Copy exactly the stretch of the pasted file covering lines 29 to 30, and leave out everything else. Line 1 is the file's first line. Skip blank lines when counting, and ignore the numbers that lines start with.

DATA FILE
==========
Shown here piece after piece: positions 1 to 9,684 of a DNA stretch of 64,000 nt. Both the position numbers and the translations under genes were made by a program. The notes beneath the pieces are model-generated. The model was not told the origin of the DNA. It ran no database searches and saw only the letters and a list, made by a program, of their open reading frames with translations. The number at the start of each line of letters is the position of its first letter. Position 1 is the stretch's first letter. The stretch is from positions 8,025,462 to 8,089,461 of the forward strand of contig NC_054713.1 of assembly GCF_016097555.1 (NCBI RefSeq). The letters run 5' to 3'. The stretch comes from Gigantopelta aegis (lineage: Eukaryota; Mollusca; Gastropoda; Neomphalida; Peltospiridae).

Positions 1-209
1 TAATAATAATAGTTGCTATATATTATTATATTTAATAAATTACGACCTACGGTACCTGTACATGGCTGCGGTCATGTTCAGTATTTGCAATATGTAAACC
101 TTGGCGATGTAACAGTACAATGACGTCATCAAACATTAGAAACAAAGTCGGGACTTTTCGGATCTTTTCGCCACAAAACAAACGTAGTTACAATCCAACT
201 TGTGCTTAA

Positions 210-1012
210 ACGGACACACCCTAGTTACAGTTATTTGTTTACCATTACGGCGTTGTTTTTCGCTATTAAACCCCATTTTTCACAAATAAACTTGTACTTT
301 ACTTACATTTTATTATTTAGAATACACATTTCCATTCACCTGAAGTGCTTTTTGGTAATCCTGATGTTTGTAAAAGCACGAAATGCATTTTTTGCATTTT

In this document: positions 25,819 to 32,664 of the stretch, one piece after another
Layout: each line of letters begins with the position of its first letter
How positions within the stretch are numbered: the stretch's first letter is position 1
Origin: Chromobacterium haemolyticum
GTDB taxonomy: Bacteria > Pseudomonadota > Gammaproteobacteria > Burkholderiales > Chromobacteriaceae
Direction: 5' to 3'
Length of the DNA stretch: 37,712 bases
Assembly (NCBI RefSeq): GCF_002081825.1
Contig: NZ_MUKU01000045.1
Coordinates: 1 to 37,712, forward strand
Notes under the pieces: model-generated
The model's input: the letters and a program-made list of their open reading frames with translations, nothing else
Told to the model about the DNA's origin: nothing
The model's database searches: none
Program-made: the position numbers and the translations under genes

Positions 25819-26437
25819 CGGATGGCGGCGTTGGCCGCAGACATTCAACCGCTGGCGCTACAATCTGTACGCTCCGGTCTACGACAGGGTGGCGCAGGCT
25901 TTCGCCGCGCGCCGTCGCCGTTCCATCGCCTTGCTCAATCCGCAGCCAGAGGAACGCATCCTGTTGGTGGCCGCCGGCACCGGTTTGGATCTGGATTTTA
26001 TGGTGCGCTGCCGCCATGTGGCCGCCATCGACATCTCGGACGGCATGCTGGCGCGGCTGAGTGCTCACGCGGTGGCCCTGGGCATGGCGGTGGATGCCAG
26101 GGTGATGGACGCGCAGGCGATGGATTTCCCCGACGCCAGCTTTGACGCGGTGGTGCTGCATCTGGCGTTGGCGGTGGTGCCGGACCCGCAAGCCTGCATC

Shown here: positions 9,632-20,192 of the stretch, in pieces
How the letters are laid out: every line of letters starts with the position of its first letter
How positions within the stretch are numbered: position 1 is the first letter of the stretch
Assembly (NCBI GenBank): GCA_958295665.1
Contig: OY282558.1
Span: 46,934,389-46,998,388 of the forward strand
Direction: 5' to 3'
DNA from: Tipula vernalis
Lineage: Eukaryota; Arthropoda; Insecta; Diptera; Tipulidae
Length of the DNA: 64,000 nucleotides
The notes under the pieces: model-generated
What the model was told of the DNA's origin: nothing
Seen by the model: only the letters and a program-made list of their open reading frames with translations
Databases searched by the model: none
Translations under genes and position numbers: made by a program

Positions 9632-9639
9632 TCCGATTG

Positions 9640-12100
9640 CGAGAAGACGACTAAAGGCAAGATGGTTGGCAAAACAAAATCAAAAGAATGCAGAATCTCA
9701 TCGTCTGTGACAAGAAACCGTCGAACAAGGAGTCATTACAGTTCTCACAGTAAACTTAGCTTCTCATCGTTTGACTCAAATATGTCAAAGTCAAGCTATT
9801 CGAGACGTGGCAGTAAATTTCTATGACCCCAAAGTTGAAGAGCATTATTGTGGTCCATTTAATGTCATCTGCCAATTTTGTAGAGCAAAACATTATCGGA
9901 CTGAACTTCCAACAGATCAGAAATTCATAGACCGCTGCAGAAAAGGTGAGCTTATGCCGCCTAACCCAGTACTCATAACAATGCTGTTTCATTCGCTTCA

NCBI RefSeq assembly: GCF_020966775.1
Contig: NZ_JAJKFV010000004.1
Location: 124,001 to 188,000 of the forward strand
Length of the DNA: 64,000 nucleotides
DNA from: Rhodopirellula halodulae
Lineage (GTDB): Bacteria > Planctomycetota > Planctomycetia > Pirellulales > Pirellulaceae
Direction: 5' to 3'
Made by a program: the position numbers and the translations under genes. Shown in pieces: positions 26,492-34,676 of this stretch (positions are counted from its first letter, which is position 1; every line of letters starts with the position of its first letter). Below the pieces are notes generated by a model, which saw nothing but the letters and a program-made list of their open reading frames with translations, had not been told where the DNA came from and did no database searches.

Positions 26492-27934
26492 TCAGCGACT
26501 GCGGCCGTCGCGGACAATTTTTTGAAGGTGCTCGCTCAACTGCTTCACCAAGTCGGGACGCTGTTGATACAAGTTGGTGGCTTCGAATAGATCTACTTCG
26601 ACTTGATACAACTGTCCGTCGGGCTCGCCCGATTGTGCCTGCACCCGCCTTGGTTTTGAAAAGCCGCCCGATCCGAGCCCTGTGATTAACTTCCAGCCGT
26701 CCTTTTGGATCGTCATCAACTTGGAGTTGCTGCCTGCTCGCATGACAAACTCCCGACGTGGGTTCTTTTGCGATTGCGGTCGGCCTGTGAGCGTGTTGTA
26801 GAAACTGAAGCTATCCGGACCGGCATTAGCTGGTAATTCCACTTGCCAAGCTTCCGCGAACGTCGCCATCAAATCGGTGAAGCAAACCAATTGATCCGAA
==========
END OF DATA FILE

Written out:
Shown here: positions 9,632-20,192 of the stretch, in pieces
How the letters are laid out: every line of letters starts with the position of its first letter